In the preamble to the AEWR final rule, DOL also estimates the value of the wage impact for farmworkers under the updated AEWR methodology. The analysis in the preamble to the 2023 AEWR rule estimates that there will be a ten-year average transfer of $38 million from employers to workers, per year—meaning that H-2A farmworkers would be set to lose $38 million on average per year if the final rule is rescinded (see the table at Exhibit 8 in the final rule).
To be clear: members of Congress who vote in favor of repealing the 2023 AEWR final rule will be voting to give migrant H-2A farmworkers a pay cut of $38 million per year.
What is the impact of DOL’s new AEWR for farm employers?
To understand how the few farm employers that employ the 2% of H-2A farmworkers who will now have their wages set by a different and more accurate data set (OEWS) will be impacted, we can consider the value of the $38 million pay cut for farmworkers in relation to the profits earned by farmers and their total labor costs. In 2023, net farm income is forecast to be $136.9 billion.5 The $38 million pay cut that the CRA resolution to rescind the AEWR would lead to would constitute 0.03% of total net farm income.
Labor expenses are forecasted to cost farmers $42.1 billion in 2023.6 Thus, $38 million in wages represents just 0.09% of total farm labor expenses forecasted for 2023.7 If Congress cuts farmworkers pay by $38 million, it will result in savings for farm employers of less than one-tenth of 1% of their total labor costs.
A yes vote to rescind the new AEWR means a pay cut for farmworkers
In sum, DOL’s 2023 AEWR final rule is a slight change from the previous methodology that applies to a miniscule share of H-2A workers and represents less than one-tenth of 1% of all money spent on labor by farm employers.
If the Congressional Review Act is used to give H-2A farmworkers a $38 million pay cut, who would be hurt more? Low-paid farmworkers, who last year earned a national average hourly wage of $16.62? Or farm employers, who last year earned nearly $137 billion in profits and received $15.6 billion in assistance aid in the form of direct government payments?8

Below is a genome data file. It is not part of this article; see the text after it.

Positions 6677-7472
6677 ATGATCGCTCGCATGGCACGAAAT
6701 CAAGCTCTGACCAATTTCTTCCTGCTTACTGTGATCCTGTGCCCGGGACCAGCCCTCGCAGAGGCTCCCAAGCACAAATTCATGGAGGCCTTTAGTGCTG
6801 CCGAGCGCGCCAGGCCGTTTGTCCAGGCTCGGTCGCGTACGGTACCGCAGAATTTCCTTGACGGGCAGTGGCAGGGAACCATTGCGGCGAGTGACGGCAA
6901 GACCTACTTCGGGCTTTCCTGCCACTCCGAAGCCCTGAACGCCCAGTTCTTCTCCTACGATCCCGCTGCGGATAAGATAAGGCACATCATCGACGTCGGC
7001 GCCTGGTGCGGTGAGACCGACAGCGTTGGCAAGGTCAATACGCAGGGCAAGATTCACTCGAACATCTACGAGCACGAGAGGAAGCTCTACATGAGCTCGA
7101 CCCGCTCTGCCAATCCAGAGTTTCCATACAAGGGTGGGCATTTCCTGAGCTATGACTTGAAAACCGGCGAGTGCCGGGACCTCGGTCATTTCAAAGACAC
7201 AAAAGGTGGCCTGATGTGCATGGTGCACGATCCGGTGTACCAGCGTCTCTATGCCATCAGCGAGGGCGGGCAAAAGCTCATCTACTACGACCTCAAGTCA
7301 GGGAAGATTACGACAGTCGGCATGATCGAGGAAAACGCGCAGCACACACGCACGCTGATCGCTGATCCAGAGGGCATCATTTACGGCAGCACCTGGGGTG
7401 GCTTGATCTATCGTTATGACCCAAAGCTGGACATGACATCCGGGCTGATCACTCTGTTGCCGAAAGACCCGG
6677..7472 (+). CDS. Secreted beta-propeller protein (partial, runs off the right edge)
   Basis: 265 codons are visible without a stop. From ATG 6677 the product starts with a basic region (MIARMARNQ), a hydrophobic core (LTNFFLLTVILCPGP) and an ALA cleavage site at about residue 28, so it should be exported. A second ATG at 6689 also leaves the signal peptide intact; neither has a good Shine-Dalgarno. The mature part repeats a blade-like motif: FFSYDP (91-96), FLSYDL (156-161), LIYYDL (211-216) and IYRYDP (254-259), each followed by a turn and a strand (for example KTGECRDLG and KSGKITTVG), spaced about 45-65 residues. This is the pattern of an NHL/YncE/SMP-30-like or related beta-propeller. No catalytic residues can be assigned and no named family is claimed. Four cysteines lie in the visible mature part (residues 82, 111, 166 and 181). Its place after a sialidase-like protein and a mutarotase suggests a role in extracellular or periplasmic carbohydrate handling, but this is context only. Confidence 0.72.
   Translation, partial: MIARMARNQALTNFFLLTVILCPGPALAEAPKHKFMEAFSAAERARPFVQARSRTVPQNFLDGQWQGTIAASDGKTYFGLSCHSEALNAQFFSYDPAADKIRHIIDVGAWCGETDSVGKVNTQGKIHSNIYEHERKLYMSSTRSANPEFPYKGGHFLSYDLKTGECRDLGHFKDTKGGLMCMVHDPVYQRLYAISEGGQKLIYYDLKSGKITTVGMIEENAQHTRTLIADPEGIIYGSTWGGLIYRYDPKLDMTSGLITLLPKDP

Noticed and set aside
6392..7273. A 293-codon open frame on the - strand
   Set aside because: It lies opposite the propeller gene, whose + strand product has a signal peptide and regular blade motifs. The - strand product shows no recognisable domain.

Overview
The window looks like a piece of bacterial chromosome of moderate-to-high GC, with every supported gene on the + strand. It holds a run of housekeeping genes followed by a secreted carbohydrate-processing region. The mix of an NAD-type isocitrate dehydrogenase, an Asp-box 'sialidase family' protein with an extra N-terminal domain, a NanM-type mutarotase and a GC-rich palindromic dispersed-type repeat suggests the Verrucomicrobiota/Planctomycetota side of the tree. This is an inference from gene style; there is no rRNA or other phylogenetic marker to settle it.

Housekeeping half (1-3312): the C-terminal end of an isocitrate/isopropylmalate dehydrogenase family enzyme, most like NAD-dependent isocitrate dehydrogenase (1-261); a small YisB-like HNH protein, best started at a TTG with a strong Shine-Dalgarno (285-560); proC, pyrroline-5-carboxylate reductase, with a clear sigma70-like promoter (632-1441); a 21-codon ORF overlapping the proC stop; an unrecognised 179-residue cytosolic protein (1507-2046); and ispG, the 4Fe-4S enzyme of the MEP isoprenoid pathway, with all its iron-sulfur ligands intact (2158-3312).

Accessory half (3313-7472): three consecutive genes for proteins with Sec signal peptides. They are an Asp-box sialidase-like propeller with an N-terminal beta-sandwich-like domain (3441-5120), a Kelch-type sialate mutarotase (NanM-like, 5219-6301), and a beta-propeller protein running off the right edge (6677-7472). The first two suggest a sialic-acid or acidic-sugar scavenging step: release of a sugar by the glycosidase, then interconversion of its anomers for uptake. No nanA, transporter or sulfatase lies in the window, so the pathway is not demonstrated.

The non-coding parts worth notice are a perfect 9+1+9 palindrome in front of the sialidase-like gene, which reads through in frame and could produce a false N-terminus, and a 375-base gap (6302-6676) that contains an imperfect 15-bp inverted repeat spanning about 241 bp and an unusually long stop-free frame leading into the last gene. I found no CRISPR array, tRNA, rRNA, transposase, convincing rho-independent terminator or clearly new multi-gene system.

The answer is clear: It would be fundamentally unfair for Congress to give farmers another corporate subsidy that lowers wages for the farmworkers who grow and pick the food that stocks the shelves at our local supermarkets—food that farmworkers can barely afford with the shockingly low wages they earn.
Senators and members of the House of Representatives should consider these factors before voting on the CRA resolutions to rescind the AEWR. A yes vote on the CRA resolution is a vote to give farmworkers an unnecessary and undeserved pay cut.
1. See U.S. Senate, Committee on the Judiciary, From Farm to Table: Immigrant Workers Get the Job Done, 118th Cong., hearing held on May 31, 2023. Full video of the hearing also available from C-SPAN.org.
3. Some of these jobs arguably should not be certified by the Office of Foreign Labor Certification because they fall outside the scope of the H-2A program.
4. Employment and Training Association, Adverse Effect Wage Rate Methodology for the Temporary Employment of H-2A Nonimmigrants in Non-Range Occupations in the United States, U.S. Department of Labor, Final Rule, 88 Fed. Reg. 12670 (February 28, 2023).
5. Economic Research Service, “Farm Sector Income & Finances: Highlights from the Farm Income Forecast,” February 7, 2023.
7. The actual amount of the H-2A farmworker pay cut in 2023 estimated by DOL will be $14.57 million because the new AEWR methodology will only be in place for half of the year, and in 2024, the pay cut will be $30.98 million, but the ten-year average of $38 million has been used in this example for consistency.
8. Economic Research Service, “Farm Sector Income & Finances: Highlights from the Farm Income Forecast,” February 7, 2023.